The distance between the floor of the car and the track surface.
Specially engineered and constructed frame used to protect the driver from being injured in an accident.
A bumpy section of kerbing to warn drivers that they are at the edge of the track surface.
An official vehicle called to the track to run in front of the leaders and slow cars in the event that the cars need to be slowed. This vehicle is most commonly used when there is a large accident, but can be used in severe weather conditions.
The checking of the car by officials to ensure that it does not violate any regulations.
The track is divided into three areas for timing purposes. Each area is known as a sector.
A test performed by team when using a new component of the car for the first time before resuming the session.
The area of the car that projects out from sides of the cockpit, and extends from the side of the monocoque and back to the rear wing.
- Also known as a Draft
Less dense air behind a moving car. Drivers use this to travel faster.
A high ranking official appointed to make decisions at each Grand Prix event.
A penalty that requires drivers to return to their pit and stop before rejoining the race. Sometimes the penalty requires a driver to wait for a period of time before moving. The penalty duration is determined by the race stewards depending upon the severity of the rule violation.
Super License Penalty PointsEdit
As of the 2014 season, a penalty points system has been implemented whereby a driver may be given between one and three penalty points by stewards for various infractions. These penalty points accumulate but expire one year after they were earned. Any driver who accumulates twelve penalty points within a year will face a one race ban.
Clear plastic strips that are placed over the driver's visor before the race. These strips are then removed throughout the race to keep their vision clear and prevent the visor from becoming dirty and/or scratched.
A system that sends data from the car to the pits so that teams may monitor their cars' behavior.
- Also known as Reserve driver
A racing driver who is employed by a Formula One team to be involved in the development and testing of a particular F1 car but is not involved in the actual F1 race.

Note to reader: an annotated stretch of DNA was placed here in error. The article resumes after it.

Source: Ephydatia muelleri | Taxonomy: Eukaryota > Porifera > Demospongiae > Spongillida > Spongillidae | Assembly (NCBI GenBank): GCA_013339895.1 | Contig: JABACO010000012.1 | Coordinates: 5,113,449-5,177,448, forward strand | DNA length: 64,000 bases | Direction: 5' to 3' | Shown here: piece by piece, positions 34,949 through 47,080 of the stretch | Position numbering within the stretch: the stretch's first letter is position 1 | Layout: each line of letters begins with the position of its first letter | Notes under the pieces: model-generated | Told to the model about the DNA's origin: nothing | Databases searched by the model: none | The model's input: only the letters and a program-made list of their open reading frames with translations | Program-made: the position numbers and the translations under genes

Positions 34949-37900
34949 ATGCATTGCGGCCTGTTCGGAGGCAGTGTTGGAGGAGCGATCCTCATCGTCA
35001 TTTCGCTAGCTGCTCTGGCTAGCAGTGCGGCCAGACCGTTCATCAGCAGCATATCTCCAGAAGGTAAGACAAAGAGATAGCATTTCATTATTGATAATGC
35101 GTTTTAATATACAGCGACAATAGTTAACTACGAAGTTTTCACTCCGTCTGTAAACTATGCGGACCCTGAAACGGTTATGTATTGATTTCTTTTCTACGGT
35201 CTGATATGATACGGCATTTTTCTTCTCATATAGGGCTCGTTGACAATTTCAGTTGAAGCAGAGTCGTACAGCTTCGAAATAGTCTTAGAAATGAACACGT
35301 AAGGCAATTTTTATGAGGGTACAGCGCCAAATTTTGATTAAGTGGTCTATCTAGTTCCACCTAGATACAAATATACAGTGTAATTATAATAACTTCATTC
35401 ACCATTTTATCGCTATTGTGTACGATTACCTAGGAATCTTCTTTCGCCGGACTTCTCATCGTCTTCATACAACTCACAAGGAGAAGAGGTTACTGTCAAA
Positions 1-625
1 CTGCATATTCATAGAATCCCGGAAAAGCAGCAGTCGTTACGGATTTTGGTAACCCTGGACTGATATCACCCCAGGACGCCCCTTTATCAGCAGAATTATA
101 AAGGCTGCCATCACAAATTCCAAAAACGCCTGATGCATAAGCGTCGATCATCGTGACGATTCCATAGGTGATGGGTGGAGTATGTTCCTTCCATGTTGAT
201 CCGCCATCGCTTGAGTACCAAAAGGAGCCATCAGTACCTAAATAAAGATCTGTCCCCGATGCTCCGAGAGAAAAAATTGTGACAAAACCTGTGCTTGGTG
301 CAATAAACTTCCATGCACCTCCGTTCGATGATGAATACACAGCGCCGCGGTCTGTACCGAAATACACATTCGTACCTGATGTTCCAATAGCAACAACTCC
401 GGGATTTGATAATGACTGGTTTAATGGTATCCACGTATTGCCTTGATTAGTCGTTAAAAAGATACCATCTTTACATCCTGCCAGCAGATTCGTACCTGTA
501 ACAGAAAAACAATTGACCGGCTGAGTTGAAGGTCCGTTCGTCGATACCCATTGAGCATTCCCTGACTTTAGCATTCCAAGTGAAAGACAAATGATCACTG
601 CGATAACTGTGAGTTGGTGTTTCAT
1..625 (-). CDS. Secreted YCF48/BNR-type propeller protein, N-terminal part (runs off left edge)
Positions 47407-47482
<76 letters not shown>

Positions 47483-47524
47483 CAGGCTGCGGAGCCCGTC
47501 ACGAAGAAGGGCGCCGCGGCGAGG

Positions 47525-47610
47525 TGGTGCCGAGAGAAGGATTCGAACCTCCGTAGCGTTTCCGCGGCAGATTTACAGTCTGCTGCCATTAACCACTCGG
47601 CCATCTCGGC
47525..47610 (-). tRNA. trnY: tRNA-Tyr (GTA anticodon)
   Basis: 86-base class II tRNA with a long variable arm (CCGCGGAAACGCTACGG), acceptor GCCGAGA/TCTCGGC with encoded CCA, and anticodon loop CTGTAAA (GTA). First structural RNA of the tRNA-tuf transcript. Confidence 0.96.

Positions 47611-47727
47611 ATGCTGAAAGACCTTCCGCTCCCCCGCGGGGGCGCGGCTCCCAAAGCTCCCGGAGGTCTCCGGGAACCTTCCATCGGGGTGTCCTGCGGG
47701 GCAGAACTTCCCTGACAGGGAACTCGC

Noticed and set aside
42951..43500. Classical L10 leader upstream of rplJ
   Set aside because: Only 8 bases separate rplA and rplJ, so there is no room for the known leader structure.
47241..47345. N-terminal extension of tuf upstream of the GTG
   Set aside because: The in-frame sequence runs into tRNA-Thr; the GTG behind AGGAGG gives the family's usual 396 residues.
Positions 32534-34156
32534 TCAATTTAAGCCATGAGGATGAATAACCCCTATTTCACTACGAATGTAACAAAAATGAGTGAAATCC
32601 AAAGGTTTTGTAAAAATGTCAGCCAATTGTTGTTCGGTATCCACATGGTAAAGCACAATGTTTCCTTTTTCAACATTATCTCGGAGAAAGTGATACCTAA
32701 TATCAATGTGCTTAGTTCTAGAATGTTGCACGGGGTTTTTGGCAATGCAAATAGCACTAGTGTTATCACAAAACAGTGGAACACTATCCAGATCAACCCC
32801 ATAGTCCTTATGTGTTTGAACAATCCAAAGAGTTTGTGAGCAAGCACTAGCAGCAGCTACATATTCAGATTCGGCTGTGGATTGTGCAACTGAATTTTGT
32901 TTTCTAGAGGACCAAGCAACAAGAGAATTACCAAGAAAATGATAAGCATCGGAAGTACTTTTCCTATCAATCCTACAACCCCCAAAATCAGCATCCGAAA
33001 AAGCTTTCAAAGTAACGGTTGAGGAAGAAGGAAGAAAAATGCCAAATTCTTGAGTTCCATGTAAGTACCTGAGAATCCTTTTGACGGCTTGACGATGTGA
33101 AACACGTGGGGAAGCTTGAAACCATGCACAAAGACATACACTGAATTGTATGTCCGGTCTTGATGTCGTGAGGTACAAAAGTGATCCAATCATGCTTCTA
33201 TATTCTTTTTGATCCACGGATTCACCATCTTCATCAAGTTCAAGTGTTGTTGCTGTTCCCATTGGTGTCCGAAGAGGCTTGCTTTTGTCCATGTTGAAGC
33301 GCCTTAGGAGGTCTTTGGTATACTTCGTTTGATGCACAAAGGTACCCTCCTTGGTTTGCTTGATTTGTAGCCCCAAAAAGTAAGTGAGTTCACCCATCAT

How teams and manufacturers aerodynamically test newly created or updated parts of the car.
The twisting and turning of an engine throughout the session. This measures the engine's flexibility.
The amount of power that a car is able to transfer to the track.
A computer system that detects when a car's rear wheel(s) are losing traction and adjusts power accordingly.
- See Chassis
The disruption of air flow caused by an interruption to its passage.
A component attached to the engine that increases the power that a car is able to produce, by using exhaust gasses to spin an impeller, forcing outside air into the engine. The turbocharger is now one of the six components of the power unit, and is directly connected to the Motor Generator Unit - Heat.
The type of rubber used on a tyre.
An electrically heated blanket attached to tyres when not in use to allow the tyres to reach optimum operating temperature faster.
When the front end of the car does not want to turn and slides wide when cornering.
The act of winning a race.
A strip of strong carbon-fibre that is attached to the top of the driver's helmet visor for protection.
The distance from the center of the front wheel to the center of the rear wheel.
- See Victory
- See Understeer